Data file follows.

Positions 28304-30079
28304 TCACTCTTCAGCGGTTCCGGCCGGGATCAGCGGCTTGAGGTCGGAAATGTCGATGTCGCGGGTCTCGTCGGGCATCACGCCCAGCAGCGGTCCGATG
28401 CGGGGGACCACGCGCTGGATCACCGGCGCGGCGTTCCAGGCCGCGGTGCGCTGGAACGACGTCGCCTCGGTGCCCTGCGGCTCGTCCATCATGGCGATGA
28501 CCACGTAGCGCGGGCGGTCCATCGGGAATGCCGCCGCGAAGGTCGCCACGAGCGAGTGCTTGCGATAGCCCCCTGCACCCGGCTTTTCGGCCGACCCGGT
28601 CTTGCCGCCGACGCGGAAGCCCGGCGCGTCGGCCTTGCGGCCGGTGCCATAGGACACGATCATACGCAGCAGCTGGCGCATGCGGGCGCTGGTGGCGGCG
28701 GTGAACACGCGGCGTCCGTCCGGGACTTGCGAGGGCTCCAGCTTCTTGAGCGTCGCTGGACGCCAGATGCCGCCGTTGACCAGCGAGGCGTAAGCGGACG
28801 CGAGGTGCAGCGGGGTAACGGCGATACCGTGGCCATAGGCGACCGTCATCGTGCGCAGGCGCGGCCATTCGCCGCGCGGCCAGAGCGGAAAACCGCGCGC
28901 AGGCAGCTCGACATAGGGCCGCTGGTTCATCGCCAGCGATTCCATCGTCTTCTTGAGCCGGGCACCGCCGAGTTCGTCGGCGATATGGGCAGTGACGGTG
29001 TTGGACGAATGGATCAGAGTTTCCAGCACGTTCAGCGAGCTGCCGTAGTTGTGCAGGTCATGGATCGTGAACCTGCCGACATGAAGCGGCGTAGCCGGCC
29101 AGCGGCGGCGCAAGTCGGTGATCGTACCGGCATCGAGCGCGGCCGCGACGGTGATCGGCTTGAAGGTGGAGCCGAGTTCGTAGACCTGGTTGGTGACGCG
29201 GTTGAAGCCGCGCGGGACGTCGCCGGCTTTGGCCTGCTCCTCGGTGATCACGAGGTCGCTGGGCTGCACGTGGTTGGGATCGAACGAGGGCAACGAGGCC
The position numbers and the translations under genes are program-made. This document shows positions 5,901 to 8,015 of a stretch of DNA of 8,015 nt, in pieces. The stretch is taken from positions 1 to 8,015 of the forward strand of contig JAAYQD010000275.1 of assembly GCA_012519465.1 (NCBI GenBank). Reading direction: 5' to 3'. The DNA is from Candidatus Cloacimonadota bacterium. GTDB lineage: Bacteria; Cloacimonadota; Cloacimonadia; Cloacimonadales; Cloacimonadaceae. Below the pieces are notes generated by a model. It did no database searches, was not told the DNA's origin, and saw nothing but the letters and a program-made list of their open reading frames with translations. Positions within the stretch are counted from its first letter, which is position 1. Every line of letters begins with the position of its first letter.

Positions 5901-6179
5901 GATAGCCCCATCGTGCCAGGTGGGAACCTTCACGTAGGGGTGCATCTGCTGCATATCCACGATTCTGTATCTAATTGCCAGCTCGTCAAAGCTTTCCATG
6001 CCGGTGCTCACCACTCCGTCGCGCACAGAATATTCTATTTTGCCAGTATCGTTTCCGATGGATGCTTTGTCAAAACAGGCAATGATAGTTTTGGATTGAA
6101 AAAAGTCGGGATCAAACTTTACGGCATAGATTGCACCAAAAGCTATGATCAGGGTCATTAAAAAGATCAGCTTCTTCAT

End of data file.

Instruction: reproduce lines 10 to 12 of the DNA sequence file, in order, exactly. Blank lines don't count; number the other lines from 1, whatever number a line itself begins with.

29101 AGCGGCGGCGCAAGTCGGTGATCGTACCGGCATCGAGCGCGGCCGCGACGGTGATCGGCTTGAAGGTGGAGCCGAGTTCGTAGACCTGGTTGGTGACGCG
29201 GTTGAAGCCGCGCGGGACGTCGCCGGCTTTGGCCTGCTCCTCGGTGATCACGAGGTCGCTGGGCTGCACGTGGTTGGGATCGAACGAGGGCAACGAGGCC
The position numbers and the translations under genes are program-made. This document shows positions 5,901 to 8,015 of a stretch of DNA of 8,015 nt, in pieces. The stretch is taken from positions 1 to 8,015 of the forward strand of contig JAAYQD010000275.1 of assembly GCA_012519465.1 (NCBI GenBank). Reading direction: 5' to 3'. The DNA is from Candidatus Cloacimonadota bacterium. GTDB lineage: Bacteria; Cloacimonadota; Cloacimonadia; Cloacimonadales; Cloacimonadaceae. Below the pieces are notes generated by a model. It did no database searches, was not told the DNA's origin, and saw nothing but the letters and a program-made list of their open reading frames with translations. Positions within the stretch are counted from its first letter, which is position 1. Every line of letters begins with the position of its first letter.